If one wants to kit-bash a particular freight car, there are several ways of going about it. I will present three ways of modeling RBWX 60000-60232 series reefers built in 1952-1953.
Most modelers have their main hobby interest turned to other facets of the hobby like the modeling of steam locomotives, operation, or even collecting prototype modeling magazines. If such a modeler wanted to model one of these RBWX cars, but didn't want to spend a lot of effort on it, he might go about it like this: He would check in train model catalogs to find a 40' plug door box or reefer and would find the AHM "reefer" No. 5274. Finding that these were not lettered for the GN he'd buy one with any road name, remove the lettering, repaint and reletter, and would turn up with something like the BN RBWX 60047.
Perhaps the project might make him more interested in freight cars. He starts giving his model and the prototype second looks; notes that his model has rivets but that the model has welded side seams. The ends of the model has more corrugations than the prototype, and the corrugations are formed differently. The model has narrow bulges in the roof panels while the prototype has wider and diagonally indented roof panel bulges. The prototype roof is overhanging while the model's roof is a "step-down" type.
If the modeler becomes interested in closer adherance to prototype details in his models, he notes more and more discrepancies. The quickie conversion might then be switched closer and closer to the rip track and the modeler will develop a new technique. He will now search the catalogs for cars with parts like ends, roofs, doors, and sides that look like the prototype he intends to model. In this case the Model Die Casting 50' plug door box is a good starting point. It has a slightly overhanging roof with diagonally indented roof panel bulges. The ends are a 4 x 4 dreadnaught pattern and by scraping away the top bulge and fitting a 1" x 3" rib at the top, a very good similarity to the end of the RBWX car results. The side rivet lines seem to be spaced about like on the prototype and even the plug door seems to be the right kind and size.
To make a 40' car, cut out a 10' portion from the center of the MDC body. From this section, cut out the doors including the section of side sill below them. The door stops should be carefully sliced off with a sharp knife and cemented on in new locations (see photos).
New door openings are made in the two 20' end sections to accomodate the salvaged doors. The two car halves are fitted together at a cut through the sixth roof rib (counted from the ends). This rib will be the center rib on the 40' car. The doors are fitted and cemented into place and the joints are strengthened by cementing strips of styrene across them on the inside of the car. The rivets on the side sill are scraped off to provide a deep enough recess to accomodate new side sills made from 7" (about) strips of thin styrene fitted along the whole side. A 3" wide strip is fitted along the top of the new side sill and butting against the lower edge of the side sheets. I used Northeastern 1" x 3" strip wood cemented on edge to the side sill as door guide but the same size strip of styrene would work as well. Plug door wheels cut from scrapped styene were cemented in place. I empha sized the groove under the roof edge by cutting along the groove with a saw. A 6" wide strip of styrene was then cemented in place on the top of the sides and slightly overhanging to act as the top door guide.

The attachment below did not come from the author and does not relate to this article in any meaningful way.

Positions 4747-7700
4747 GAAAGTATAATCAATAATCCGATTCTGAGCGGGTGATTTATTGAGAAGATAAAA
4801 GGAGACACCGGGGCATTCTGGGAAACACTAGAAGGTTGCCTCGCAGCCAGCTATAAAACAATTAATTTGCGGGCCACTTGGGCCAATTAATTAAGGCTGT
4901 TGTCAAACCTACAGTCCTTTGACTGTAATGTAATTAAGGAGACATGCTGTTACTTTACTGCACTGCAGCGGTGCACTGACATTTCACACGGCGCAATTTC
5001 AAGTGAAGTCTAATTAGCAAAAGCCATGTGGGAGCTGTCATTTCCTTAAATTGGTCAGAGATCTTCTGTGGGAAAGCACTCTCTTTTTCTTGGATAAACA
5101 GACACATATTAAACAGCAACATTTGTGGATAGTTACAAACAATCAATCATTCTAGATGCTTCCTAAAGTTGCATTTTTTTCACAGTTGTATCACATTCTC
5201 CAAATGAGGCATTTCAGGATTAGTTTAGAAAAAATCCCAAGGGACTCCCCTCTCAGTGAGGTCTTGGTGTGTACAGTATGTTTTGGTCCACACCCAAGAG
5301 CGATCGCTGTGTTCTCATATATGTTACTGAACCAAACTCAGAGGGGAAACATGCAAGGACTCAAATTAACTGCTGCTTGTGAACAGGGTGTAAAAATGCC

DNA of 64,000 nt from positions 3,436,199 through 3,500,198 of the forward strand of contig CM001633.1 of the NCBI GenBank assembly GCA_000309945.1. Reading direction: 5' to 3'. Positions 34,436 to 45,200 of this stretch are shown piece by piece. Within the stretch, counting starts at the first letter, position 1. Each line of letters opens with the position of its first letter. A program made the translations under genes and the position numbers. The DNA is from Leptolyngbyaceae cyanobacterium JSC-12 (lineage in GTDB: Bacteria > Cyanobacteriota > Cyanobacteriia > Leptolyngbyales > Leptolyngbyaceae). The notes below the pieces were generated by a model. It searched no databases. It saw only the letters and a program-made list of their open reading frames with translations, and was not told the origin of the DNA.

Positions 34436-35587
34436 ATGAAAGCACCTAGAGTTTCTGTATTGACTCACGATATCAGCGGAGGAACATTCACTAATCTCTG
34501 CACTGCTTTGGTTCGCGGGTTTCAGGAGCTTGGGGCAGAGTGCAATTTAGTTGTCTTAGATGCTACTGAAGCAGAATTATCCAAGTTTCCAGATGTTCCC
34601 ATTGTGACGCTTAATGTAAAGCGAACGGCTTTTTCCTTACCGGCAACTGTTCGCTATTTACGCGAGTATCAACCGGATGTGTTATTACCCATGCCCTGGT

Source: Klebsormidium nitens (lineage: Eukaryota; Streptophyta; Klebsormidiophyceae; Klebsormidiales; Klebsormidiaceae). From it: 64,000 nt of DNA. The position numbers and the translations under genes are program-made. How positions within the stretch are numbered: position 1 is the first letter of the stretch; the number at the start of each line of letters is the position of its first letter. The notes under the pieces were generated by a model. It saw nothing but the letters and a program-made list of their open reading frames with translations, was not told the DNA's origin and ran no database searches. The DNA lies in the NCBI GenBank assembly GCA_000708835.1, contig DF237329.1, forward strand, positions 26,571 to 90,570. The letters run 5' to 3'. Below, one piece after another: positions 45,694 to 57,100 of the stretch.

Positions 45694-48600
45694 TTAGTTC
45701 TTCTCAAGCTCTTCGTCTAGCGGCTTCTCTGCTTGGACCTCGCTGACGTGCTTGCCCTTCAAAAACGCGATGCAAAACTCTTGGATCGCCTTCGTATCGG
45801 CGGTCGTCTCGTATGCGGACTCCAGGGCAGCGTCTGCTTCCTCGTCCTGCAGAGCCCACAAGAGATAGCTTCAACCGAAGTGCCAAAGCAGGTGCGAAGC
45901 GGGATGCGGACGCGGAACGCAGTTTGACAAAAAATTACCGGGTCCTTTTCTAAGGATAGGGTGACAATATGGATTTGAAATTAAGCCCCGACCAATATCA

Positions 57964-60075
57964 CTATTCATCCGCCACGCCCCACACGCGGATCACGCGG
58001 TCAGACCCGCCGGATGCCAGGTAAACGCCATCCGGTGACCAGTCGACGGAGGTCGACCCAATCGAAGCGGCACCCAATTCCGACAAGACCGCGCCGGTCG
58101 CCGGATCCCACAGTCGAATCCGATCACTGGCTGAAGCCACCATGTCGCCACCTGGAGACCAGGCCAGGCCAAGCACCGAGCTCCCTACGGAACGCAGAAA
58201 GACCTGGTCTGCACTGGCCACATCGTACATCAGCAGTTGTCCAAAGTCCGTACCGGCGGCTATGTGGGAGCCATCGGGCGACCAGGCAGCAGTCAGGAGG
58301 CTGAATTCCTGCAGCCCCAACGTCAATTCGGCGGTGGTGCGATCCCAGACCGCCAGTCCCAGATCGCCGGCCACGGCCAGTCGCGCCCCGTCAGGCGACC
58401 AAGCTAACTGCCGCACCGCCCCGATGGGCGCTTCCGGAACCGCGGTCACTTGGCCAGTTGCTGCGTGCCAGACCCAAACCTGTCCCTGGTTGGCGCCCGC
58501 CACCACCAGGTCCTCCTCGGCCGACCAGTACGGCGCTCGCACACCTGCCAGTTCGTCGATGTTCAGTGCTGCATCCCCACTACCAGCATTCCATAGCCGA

The running board was sanded thin to make it look more prototypical.
At this stage the car body was painted. The ends were mineral red at least most of the time. The roofs can probably be mineral red but silver or yellow were more common in later years. The side are reefer yellow.
The underbody was made of an Athearn 40' box car floor weight cemented to a 40' Hi-Cube box car floor (Part No. 12027). The assembly was then turned upside down so the "wood" scribing shows downwards and the metal weight is on top. The Athearn 40' underframe (Part No. 12026) is fastened to the styrene floor by the truck screws after the brake gear has been cut out and moved to the right places. The underbody and trucks are black.
The difference between the 60104 and the 60138 are, except for the lettering, the degree of detailing. On the 60138 all styrene hand grab and ladder rung imitations have been removed and brass wire has been fitted. A wire grab was also fitted to the left of the door opening. The 60138 also has Cal-Scale brake gear with complete brake rigging and piping added. The MDC end tack boards have been scraped off and new ones made from styrene and mounted high on the ends. Tack boards are also fitted to the sides. The steps under the door were formed from narrow strips of sheet brass with the second step cemented in place.
The car can be lettered either like the 60138 (Champ HR-66) with the two horizontal black bands from 1/32" actual size decal stripes (Champ S-10). They can also be drawn in with a good ink pen. Big Sky lettering (Champ HR-69) can also be used. Presumably, these cars may have appeared with serif lettering (Champ HR-21), but I do not have a photo of a 6000 series car in such lettering. All decal sets mentioned lack the word "insulated" and the RBWX reporting marks. Most of the latter can be taken from other words in the decal sets.